15 Mar 2012
The chief executive of Lloyds Banking Group, has recently returned to work after taking an extended leave of absence due to exhaustion. Since coming back to the bank, Horta-Osorio has made a number of remarks that provide an insight into his views about the economic future of the UK as well as the outlook for the world economy.
Horta-Osorio has had the task of helping to restructure Lloyds after the bank posted historic losses exceeding £3bn in 2011. Despite the huge numbers, Lloyds began rebuilding immediately afterwards by reducing its activity in wholesale funding markets. The bank actually posted a profit during the last quarter of 2011, setting the scene for a gradual recovery. According to Horta-Osorio, the bank will continue to deduct repayments of PPI over the rest of the year, in order to dispose of worthless assets that remain on the books.
Amid growing dissent about the size of executive bonuses being paid, despite poor performance, Horta-Osorio agreed to turn down his scheduled bonus, due to the bank’s poor results and his extended time away from the company. “As chief executive, I believe my bonus entitlement should reflect the performance of the group, but also the tough financial circumstances that many people are facing. I also acknowledge that my leave of absence has had an impact… for shareholders… I have decided to request that the board does not consider me for a 2011 bonus”, he said at the time.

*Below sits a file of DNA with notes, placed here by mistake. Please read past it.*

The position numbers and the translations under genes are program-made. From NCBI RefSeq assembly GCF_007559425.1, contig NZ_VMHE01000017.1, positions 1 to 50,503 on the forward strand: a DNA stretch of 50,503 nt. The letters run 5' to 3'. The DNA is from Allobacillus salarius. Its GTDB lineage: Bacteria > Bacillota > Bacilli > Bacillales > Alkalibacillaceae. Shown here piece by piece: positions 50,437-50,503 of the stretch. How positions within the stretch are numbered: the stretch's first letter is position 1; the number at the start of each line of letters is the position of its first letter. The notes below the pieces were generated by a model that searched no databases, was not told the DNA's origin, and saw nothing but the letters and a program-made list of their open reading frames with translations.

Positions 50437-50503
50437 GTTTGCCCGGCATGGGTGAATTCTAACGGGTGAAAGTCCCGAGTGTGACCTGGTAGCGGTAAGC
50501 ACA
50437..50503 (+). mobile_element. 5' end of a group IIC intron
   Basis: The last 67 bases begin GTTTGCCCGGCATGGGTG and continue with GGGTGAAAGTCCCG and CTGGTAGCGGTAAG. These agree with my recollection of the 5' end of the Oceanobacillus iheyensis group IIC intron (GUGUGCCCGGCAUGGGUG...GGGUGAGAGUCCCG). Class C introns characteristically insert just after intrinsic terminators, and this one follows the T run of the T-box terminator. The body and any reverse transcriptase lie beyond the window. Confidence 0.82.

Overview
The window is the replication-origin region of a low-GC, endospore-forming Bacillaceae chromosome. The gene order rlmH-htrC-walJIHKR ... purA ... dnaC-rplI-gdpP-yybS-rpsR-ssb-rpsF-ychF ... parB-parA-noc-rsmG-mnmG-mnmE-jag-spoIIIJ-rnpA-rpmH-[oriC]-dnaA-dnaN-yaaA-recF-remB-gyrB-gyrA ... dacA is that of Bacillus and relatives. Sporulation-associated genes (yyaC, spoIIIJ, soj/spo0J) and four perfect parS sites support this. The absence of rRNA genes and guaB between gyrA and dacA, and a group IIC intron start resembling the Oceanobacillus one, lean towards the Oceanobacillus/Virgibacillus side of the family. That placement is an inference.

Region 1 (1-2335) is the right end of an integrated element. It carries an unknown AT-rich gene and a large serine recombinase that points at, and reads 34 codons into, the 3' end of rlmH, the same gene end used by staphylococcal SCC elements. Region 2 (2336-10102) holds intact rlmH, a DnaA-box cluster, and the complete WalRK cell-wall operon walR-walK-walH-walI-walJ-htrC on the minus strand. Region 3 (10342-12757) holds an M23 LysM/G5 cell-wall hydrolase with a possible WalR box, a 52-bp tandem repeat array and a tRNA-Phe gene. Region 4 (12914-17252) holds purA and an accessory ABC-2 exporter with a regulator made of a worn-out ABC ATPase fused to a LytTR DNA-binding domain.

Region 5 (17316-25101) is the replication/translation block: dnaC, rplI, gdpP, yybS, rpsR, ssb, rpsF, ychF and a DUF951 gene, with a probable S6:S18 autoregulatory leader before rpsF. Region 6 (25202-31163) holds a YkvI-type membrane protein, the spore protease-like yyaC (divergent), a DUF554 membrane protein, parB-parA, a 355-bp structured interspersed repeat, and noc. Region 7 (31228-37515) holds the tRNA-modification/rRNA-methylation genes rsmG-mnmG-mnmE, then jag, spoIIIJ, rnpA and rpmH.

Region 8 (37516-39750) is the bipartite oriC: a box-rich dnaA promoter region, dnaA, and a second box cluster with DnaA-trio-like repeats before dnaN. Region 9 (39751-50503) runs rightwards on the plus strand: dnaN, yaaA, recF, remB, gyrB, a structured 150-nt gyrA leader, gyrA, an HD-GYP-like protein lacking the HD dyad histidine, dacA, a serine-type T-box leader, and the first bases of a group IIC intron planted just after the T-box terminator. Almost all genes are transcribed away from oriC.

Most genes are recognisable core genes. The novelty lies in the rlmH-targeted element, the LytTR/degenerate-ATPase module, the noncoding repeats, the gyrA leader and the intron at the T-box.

According to Horta-Osorio, the current economic environment leaves many concerns for financiers. He went on to suggest that the bank would not be able to meet some of its financial goals, as originally expected, but declined to issue a “profit warning” for the year. However, speaking about the economy as a whole, Horta-Osorio said that house prices would remain “broadly flat” through 2012 and 2013 and the economy would only post a “fairly modest” level of growth during the latter part of 2012. Speaking on the company’s dividend situation, Horta-Osorio is keeping a cautious view of the future. The executive says that the announced target of a 14.5 percent return will be “delayed beyond 2014” and that it is “unclear” when the bank will be paying out dividends again.
In the meantime, Lloyds may need to boost some of its operations by accessing loans from the ECB. Horta-Osorio said the central bank’s three-year low interest commercial loans could help “ring-fence (Lloyds’s) non-core European assets” and that obtaining the loans “would make sense for the company’s euro assets”. Economic analysts expect that the ECB will issue over £400bn in loans to Lloyds to help the bank shore up its bottom line. The bank is more than 40 percent owned by UK taxpayers.